additional dilution air to meet a smoke limit.   Atrpresent these limits can be met fay the furnace
with the  blue flame burner, by burners with flame retention  devices, and by many other burners
which are now commercially available.   In the near future the integrated optimized burner/furnace
combination will also  be  available  and  should be able to reach the same  levels.  Moreover, the ANSI
standard  Z91.2, which  has recently  been approved, also specifies these  levels as an  industry goal.
                                                 7-5

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       A no-visible-emissions limit can be included for enforcement purposes.  The appearance of
smoke from a residential furnace or boiler indicates that the unit is malfunctioning and broadcasts
this fact to anyone outside the house.  A visible emissions limit gives APCD inspectors a firm
legal basis for their actions when they advise a homeowner that his unit is malfunctioning and re-
quire that he correct the problem and show compliance.
       If the regulatory agency (or the EPA) can obtain the cooperation of the American National
Standards Institute (ANSI) or the Underwriters Laboratory (UL) in the form of an agreement to test
prototypes of new units for their ability to comply with the limits stated above, then the regula-
tion should include a requirement that all new or replacement burners carry a label from ANSI or UL
which states that the unit belongs to a family of burners which has been certified by one of these
labs as meeting the local emission limits.  EPA is presently evaluating the practicality of such
agreements.  Such a cooperative effort would reduce the burden on both the local regulatory agency
and the local burner suppliers.  Moreover, if ANSI and/or UL are willing to measure particulate mass
emissions during burner certification, tests, the regulation should also include a mass emissions
limit (given the difficulty and expense of mass emission measurement, it would be unrealistic to
set such a limit unless coupled with a burner certification program).  The value of 0.01 Ib/MBtu
fuel suggested in Table 7-2 is based on results with several retention heads.
       Two methods are available to implement this regulation in addition to the cooperative effort
with the standard setting laboratories.  Since architectural drawings for all new buildings have to
be approved by the city or county building department, performance standards for new burners could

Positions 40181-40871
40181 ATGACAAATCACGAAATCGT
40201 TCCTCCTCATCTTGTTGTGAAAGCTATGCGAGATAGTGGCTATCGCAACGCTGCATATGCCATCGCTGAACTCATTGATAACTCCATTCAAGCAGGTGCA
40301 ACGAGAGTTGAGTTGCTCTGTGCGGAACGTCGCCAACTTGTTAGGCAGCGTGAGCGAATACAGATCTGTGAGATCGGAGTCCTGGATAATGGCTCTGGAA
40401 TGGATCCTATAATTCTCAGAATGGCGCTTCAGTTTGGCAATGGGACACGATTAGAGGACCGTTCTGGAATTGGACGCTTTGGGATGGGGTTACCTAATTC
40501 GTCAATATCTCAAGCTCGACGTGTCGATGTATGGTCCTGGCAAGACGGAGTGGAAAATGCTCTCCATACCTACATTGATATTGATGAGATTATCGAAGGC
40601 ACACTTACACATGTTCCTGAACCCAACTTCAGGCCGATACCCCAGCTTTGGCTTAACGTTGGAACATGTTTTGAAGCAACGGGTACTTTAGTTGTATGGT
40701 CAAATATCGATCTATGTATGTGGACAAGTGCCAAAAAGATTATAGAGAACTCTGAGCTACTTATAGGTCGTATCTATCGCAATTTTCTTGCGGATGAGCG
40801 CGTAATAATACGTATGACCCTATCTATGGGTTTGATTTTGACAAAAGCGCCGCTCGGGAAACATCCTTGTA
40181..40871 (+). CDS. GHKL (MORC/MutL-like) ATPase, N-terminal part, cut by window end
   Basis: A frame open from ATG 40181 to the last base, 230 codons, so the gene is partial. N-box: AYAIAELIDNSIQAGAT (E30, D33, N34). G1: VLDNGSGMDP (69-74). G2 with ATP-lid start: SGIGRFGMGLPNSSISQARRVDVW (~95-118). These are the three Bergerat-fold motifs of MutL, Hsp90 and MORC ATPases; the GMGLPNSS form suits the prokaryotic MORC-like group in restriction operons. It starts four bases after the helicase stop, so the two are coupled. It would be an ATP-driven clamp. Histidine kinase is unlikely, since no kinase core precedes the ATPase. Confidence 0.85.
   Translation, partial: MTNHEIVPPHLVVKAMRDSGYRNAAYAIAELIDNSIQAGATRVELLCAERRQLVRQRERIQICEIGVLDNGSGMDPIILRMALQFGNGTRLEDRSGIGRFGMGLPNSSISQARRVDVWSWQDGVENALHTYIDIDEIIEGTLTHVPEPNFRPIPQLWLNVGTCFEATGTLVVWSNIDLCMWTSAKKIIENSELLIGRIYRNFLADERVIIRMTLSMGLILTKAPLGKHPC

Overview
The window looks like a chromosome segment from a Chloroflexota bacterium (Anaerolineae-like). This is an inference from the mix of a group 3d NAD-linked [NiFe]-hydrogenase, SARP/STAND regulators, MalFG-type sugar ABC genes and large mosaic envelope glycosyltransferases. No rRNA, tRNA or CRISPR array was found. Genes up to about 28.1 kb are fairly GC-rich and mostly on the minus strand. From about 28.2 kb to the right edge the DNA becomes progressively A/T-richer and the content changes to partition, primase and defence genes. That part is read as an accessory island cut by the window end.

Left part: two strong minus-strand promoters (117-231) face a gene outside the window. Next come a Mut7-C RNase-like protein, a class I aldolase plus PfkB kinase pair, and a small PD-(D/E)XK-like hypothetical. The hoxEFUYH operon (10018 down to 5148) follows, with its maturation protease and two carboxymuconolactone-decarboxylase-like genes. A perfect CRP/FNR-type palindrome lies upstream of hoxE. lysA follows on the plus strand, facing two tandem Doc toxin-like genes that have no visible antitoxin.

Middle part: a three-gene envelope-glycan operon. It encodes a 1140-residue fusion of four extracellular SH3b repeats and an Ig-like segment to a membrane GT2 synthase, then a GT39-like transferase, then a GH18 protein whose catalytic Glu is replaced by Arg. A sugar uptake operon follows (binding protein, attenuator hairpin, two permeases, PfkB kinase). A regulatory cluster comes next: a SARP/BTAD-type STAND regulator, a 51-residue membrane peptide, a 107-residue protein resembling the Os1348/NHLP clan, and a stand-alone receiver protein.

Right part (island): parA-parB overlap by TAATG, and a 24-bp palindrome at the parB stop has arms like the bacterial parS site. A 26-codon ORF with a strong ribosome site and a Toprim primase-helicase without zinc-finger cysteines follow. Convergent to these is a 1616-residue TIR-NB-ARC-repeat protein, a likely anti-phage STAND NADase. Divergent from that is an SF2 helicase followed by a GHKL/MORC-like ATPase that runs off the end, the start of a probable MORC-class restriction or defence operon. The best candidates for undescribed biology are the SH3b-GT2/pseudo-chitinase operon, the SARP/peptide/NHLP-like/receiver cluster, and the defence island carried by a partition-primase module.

be written into the building codes and their installation policed by the building inspectors (after
proper training).  Replacement burners, however, are generally installed without the need to notify
any governmental agency.  Therefore, it is suggested that homeowners be induced to install these
improved, low emission, high efficiency burners by means of a property tax reduction (which could
be offset by an equivalent general tax increase).  To obtain this reduction, which would be some
fraction of the incremental cost of installing a low emission burner, the homeowner would have to
obtain a form from the local APCD stating that his unit has been approved by these authorities.  He
could then include this form with his property tax payment to justify the reduction in taxes.  Al-
ternatively, the local air pollution control authorities could enforce the requirement that the
replacement burners meet the stringent emission limits by spot-checking the parts storage facili-
ties of the local burner suppliers.   The purpose of these spot checks would be to insure that these
burner suppliers stock only the approved kinds of burners.  Similarly, the control agency could re-
quire service people to keep records of burner replacements and then spot-check them.
                                                 7-7

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       This control measure can be extended to cover more sources by requiring that the burners
1n all houses that are sold meet the stringent limits.  Since the seller presumably has established
a working relationship with his oil supplier or burner serviceman, the burden can be placed upon
him to prove that his system complies with this regulation.  Proof of compliance would be a pre- ,
requisite to recordation of the transfer of title.  Such a regulation would be similar, for ex-
ample, to one which pertains to automobiles in the State of California.   In that case the seller
of a car, if it is in a certain age group, must obtain a certificate stating that his automobile
has been tested and found to comply with the air pollution control regulations before the Depart-
ment of Motor Vehicles will issue a registration in the name of the new owner.
       The maximum estimated unit effectiveness of 50 percent shown in Table 7-2 for this control .
measure is based on the assumption that a reduction from Smoke Spot No.  2 to Smoke Spot No. 1  is
roughly equivalent to a 50 percent reduction in particulate mass emission rates.  Virtually all
currently available residential burners (distillate oil-fired) can achieve a Smoke Spot No. 2 and
many can reach a level of 1.  This proposed regulation, therefore, is intended to insure that all
new units which are installed are of the lower emitting variety.  Since this control measure only
affects new and replacement units, its impact on the total emissions to the area will only be felt